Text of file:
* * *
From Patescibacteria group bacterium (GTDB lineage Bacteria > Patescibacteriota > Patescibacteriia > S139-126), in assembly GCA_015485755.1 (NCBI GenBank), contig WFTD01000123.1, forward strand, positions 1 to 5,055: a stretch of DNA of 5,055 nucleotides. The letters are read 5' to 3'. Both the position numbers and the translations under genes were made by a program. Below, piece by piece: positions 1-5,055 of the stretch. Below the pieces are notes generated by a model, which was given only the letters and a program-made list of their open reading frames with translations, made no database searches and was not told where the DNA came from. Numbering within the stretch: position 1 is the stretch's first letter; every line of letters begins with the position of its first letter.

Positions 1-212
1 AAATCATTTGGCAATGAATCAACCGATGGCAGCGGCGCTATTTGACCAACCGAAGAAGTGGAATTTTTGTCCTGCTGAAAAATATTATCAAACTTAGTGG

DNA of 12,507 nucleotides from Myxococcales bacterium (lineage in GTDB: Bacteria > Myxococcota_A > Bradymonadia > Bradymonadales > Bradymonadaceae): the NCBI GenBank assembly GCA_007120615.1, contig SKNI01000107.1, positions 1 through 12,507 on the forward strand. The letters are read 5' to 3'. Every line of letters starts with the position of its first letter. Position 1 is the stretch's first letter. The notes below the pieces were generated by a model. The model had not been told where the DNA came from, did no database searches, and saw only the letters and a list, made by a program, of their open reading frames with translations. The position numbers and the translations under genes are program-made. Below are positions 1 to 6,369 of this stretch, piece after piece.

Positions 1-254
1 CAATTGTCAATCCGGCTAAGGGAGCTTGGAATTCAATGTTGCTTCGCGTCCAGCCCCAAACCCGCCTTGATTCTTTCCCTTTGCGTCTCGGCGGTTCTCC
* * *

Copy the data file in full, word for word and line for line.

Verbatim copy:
From Patescibacteria group bacterium (GTDB lineage Bacteria > Patescibacteriota > Patescibacteriia > S139-126), in assembly GCA_015485755.1 (NCBI GenBank), contig WFTD01000123.1, forward strand, positions 1 to 5,055: a stretch of DNA of 5,055 nucleotides. The letters are read 5' to 3'. Both the position numbers and the translations under genes were made by a program. Below, piece by piece: positions 1-5,055 of the stretch. Below the pieces are notes generated by a model, which was given only the letters and a program-made list of their open reading frames with translations, made no database searches and was not told where the DNA came from. Numbering within the stretch: position 1 is the stretch's first letter; every line of letters begins with the position of its first letter.

Positions 1-212
1 AAATCATTTGGCAATGAATCAACCGATGGCAGCGGCGCTATTTGACCAACCGAAGAAGTGGAATTTTTGTCCTGCTGAAAAATATTATCAAACTTAGTGG

DNA of 12,507 nucleotides from Myxococcales bacterium (lineage in GTDB: Bacteria > Myxococcota_A > Bradymonadia > Bradymonadales > Bradymonadaceae): the NCBI GenBank assembly GCA_007120615.1, contig SKNI01000107.1, positions 1 through 12,507 on the forward strand. The letters are read 5' to 3'. Every line of letters starts with the position of its first letter. Position 1 is the stretch's first letter. The notes below the pieces were generated by a model. The model had not been told where the DNA came from, did no database searches, and saw only the letters and a list, made by a program, of their open reading frames with translations. The position numbers and the translations under genes are program-made. Below are positions 1 to 6,369 of this stretch, piece after piece.

Positions 1-254
1 CAATTGTCAATCCGGCTAAGGGAGCTTGGAATTCAATGTTGCTTCGCGTCCAGCCCCAAACCCGCCTTGATTCTTTCCCTTTGCGTCTCGGCGGTTCTCC